chmod man page on aLinux

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CHMOD(1)			 User Commands			      CHMOD(1)

       chmod - change file mode bits

       chmod [OPTION]... MODE[,MODE]... FILE...
       chmod [OPTION]... OCTAL-MODE FILE...
       chmod [OPTION]... --reference=RFILE FILE...

       This manual page documents the GNU version of chmod.  chmod changes the
       file mode bits of each given file  according  to	 mode,	which  can  be
       either a symbolic representation of changes to make, or an octal number
       representing the bit pattern for the new mode bits.

       The format of a symbolic mode is	 [ugoa...][[+-=][perms...]...],	 where
       perms  is  either zero or more letters from the set rwxXst, or a single
       letter from the set ugo.	 Multiple symbolic modes can be	 given,	 sepa‐
       rated by commas.

       A  combination  of the letters ugoa controls which users' access to the
       file will be changed: the user who owns it  (u),	 other	users  in  the
       file's group (g), other users not in the file's group (o), or all users
       (a).  If none of these are given, the effect is as if a were given, but
       bits that are set in the umask are not affected.

       The  operator  +	 causes the selected file mode bits to be added to the
       existing file mode bits of each file; - causes them to be removed;  and
       =  causes  them	to  be added and causes unmentioned bits to be removed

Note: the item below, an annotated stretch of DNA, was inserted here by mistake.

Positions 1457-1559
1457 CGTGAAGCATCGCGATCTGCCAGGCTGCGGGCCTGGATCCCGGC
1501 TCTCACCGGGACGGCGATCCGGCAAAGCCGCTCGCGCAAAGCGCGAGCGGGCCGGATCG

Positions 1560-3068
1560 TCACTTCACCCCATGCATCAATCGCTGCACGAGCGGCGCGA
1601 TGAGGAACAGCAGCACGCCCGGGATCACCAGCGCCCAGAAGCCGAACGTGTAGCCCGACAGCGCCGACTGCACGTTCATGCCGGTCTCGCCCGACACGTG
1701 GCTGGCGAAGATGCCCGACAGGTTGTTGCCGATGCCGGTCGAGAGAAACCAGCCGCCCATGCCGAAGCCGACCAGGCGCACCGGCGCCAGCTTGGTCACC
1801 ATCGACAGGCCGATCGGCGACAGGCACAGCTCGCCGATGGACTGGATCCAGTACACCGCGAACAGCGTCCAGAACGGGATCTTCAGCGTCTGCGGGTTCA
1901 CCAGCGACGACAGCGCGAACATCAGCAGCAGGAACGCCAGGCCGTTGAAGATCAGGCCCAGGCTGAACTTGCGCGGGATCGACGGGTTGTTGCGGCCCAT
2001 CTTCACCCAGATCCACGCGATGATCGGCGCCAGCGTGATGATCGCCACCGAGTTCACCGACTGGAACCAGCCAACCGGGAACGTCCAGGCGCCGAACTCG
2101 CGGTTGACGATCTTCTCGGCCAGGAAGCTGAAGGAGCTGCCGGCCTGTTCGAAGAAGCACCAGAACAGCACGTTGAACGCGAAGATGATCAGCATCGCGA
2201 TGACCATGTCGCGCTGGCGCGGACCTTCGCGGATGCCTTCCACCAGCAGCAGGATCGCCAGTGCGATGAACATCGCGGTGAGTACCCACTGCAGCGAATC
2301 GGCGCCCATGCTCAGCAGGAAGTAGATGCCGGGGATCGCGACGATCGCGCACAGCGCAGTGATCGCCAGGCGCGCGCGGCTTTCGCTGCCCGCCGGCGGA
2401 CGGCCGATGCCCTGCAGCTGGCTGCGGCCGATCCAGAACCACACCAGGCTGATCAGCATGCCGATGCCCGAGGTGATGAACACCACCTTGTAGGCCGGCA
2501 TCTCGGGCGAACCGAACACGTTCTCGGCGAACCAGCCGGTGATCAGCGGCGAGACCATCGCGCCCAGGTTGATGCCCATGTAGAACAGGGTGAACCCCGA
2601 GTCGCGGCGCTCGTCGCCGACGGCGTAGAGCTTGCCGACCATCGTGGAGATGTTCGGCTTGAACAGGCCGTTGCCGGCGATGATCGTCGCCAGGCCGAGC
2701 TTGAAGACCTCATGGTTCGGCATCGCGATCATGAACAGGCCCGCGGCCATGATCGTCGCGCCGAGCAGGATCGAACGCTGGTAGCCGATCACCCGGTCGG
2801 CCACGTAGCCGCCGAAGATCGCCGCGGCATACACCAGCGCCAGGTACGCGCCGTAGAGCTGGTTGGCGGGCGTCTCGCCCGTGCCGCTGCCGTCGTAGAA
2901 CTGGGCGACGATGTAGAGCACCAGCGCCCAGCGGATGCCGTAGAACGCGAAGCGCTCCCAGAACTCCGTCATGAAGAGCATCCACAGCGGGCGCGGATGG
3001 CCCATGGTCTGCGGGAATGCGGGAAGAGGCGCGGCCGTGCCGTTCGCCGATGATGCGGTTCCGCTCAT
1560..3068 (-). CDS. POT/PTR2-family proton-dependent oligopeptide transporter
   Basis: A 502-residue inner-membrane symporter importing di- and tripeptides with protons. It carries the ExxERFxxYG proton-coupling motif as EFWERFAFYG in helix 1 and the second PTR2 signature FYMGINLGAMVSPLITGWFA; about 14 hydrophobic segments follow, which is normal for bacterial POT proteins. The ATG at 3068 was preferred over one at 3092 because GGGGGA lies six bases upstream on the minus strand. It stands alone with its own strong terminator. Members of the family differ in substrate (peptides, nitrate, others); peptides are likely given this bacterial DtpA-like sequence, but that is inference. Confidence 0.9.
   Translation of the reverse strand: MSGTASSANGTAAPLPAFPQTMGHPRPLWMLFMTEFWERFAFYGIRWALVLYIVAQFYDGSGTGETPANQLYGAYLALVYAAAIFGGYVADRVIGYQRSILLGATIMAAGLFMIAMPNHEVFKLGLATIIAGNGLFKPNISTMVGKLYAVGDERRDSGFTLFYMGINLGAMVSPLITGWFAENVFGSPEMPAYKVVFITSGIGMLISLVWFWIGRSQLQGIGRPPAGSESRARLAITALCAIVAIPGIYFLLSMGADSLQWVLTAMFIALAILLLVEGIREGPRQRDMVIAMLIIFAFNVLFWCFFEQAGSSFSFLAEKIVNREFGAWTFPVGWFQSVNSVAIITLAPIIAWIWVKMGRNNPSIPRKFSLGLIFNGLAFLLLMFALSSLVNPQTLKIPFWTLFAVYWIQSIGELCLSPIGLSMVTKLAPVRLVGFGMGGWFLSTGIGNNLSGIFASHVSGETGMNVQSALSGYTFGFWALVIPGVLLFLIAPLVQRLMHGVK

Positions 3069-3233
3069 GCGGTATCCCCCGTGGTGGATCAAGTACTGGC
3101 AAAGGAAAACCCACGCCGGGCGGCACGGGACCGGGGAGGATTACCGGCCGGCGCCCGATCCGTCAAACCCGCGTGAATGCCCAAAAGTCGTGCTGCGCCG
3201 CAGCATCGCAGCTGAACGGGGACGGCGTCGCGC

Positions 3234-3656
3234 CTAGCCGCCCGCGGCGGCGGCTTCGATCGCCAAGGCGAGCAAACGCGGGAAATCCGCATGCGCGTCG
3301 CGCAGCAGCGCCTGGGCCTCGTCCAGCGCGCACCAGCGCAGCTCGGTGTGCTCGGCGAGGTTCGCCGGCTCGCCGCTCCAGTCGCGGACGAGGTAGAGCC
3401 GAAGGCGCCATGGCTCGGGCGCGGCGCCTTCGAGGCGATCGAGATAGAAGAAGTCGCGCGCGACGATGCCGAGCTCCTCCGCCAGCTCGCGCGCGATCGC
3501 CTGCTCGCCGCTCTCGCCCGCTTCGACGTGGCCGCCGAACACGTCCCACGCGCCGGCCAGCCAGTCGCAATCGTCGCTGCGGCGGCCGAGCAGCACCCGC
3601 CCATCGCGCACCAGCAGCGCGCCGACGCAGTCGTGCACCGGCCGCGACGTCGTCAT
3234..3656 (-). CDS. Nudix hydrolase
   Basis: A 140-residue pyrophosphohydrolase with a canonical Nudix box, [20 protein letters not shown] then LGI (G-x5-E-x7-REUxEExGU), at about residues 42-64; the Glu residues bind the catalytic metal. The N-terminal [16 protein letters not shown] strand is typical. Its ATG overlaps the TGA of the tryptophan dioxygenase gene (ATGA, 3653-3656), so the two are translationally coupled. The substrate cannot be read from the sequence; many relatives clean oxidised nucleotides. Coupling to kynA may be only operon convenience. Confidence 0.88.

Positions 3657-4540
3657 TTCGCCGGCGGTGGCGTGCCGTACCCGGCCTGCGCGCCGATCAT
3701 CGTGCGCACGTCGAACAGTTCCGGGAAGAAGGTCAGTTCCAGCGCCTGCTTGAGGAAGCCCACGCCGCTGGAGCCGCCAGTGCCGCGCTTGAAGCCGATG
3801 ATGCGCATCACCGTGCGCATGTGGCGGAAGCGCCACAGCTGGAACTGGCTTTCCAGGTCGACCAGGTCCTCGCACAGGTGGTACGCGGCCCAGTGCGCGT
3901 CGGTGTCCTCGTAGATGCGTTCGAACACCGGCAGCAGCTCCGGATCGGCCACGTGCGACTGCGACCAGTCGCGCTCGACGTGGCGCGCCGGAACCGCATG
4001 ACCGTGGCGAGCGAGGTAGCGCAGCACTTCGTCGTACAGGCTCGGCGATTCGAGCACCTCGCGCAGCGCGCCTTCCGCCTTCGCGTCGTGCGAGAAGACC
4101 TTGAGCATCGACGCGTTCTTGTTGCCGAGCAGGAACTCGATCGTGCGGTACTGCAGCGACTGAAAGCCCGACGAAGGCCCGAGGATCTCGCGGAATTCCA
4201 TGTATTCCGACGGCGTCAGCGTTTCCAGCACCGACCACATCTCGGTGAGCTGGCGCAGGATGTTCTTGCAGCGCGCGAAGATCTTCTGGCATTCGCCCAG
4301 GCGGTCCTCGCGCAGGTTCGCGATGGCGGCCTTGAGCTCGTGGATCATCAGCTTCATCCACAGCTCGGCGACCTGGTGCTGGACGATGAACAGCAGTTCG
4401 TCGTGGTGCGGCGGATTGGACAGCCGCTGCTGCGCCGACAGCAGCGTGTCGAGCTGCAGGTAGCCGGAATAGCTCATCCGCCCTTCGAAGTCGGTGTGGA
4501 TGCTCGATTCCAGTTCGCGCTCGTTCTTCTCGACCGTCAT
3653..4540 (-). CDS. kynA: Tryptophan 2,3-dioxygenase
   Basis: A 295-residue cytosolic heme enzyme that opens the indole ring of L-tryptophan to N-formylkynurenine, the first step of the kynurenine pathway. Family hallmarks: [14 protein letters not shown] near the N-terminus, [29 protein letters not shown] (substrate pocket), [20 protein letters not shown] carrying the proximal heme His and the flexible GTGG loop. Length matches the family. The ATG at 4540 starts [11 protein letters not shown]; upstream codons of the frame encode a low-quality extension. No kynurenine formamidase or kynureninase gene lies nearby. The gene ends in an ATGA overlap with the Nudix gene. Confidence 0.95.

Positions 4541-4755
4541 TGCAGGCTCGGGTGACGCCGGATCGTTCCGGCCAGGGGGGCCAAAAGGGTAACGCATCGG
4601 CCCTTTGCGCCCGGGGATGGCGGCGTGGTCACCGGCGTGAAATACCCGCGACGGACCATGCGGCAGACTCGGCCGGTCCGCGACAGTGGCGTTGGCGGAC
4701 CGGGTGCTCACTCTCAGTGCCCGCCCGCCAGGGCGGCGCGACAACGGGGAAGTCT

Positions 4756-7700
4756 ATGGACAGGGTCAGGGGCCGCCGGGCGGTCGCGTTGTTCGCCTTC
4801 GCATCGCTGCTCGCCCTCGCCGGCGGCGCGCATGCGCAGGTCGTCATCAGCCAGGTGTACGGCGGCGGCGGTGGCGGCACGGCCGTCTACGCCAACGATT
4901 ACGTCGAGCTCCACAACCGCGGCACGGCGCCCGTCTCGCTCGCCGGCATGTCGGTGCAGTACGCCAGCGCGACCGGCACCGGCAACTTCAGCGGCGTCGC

except that a directory's unmentioned set user and group	 ID  bits  are
       not affected.

       The  letters  rwxXst select file mode bits for the affected users: read
       (r), write (w), execute (or search for directories) (x), execute/search
       only  if	 the file is a directory or already has execute permission for
       some user (X), set user or group ID on execution (s), restricted	 dele‐
       tion  flag or sticky bit (t).  Instead of one or more of these letters,
       you can specify exactly one of the letters ugo: the permissions granted
       to  the	user  who  owns the file (u), the permissions granted to other
       users who are members of the file's  group  (g),	 and  the  permissions
       granted	to  users  that are in neither of the two preceding categories

       A numeric mode is from one to  four  octal  digits  (0-7),  derived  by
       adding up the bits with values 4, 2, and 1.  Omitted digits are assumed
       to be leading zeros.  The first digit selects the set user ID  (4)  and
       set group ID (2) and restricted deletion or sticky (1) attributes.  The
       second digit selects permissions for the user who owns the  file:  read
       (4),  write  (2),  and  execute	(1); the third selects permissions for
       other users in the file's group, with the same values; and  the	fourth
       for other users not in the file's group, with the same values.

       chmod never changes the permissions of symbolic links; the chmod system
       call cannot change their permissions.  This is not a problem since  the